When a person dies, a family will typically look through the decedent’s belongings and find out what he/she owned, bank accounts, retirement accounts, life insurance, etc. The family will then go to the local branch of the bank that the decedent had a savings and/or checking account. If the account only has the name of the decedent, then the bank will automatically freeze the account. The family is then confused about what to do next. The banker will say to them, do you have a letter of authorization. The family will say no. The banker will say go see an attorney to get such a “letter.” The attorney then gets the phone call where the family says…we need a letter, according to the bank, can you give us one?
Therein lies the problem. The bankers typically do not know what the “letter” really is, and how to obtain it. First of all, if the entire estate is less than $100K, the Illinois statutes provide that the family would only need a Small Estate Affidavit to get access to the accounts. The bankers generally do not know this. They just read off of the instructions that are given to them in their training. The “letter” they are requesting is actually a formal “Letters of Office” that must be issued by the Judge in a probate court. This is not something to obtain quickly and easily. The family would have to hire an attorney that will help them with the proper documents, to file them in court, and to appear on their behalf, about 4-6 weeks later, in court to request the “Letters of Office.” It is only then that the funds would be released. The cost of probate can be significant. It is about $3K-$5K to start, and can go up from there, depending on how much fighting there is among the beneficiaries, or how many claims are made against the estate. The time to go through probate is roughly 10-12 months minimum, and can go on for years, again, depending on the circumstances. The last disadvantage of probate is that it is a public record. The decedent’s estate and names of beneficiaries, and their addresses are all in public record, and anyone can take advantage of them.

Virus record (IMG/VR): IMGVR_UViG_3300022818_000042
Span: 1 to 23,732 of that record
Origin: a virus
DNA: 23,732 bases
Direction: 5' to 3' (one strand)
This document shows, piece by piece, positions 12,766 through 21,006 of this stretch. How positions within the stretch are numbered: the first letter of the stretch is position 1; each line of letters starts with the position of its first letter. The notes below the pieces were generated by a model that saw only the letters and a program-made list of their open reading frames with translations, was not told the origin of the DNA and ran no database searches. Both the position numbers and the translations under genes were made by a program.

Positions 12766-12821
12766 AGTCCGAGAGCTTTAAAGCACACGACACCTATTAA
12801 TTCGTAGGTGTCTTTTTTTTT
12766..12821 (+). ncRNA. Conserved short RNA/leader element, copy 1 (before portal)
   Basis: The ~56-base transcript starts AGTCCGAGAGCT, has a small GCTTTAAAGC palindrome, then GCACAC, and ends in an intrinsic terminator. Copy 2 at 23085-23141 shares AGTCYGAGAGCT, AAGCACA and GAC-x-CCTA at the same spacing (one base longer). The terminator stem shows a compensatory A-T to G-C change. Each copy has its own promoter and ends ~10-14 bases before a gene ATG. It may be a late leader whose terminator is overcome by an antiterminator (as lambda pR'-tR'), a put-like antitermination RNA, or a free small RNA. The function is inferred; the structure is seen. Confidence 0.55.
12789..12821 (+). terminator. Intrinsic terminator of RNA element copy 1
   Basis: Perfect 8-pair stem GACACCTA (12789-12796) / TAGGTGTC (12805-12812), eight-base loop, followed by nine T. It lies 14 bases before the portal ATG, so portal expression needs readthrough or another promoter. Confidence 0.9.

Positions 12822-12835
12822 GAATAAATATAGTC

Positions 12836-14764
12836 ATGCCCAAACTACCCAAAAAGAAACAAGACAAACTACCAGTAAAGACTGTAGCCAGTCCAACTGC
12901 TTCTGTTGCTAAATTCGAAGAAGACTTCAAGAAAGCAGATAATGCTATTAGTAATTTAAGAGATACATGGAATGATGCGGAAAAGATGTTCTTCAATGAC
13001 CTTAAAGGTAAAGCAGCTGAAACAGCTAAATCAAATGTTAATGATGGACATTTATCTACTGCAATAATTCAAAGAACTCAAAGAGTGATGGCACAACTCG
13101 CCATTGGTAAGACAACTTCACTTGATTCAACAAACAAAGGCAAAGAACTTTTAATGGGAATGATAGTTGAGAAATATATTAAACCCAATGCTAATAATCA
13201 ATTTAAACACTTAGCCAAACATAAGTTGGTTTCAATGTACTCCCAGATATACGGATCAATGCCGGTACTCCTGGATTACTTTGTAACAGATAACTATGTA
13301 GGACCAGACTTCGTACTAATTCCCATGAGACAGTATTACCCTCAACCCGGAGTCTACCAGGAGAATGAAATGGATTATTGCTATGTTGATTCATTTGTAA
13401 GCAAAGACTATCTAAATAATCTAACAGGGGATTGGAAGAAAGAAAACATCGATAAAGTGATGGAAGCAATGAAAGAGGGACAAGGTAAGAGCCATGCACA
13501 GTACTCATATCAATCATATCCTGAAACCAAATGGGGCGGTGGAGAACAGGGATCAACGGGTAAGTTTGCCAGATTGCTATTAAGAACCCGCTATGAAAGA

So when your family member dies, and you want to get access to their accounts, ask additional questions of the banker. Can you provide a Small Estate Affidavit, in lieu of the “letters”? It’s important to know that the banker may not be the right person to talk to. You may need to speak to a manager, who will likely then confer with the legal department.
Instead of the family going through this process, the better solution is to prepare an estate plan now with an estate planning lawyer in Schaumburg, IL. Do not wait for the family to have to go through these situations. If you plan properly, they will be able to get access to all accounts and assets immediately, without needing court approval.
Thanks to Bott & Associates, Ltd. for their insight into estate planning and bank requirements at death.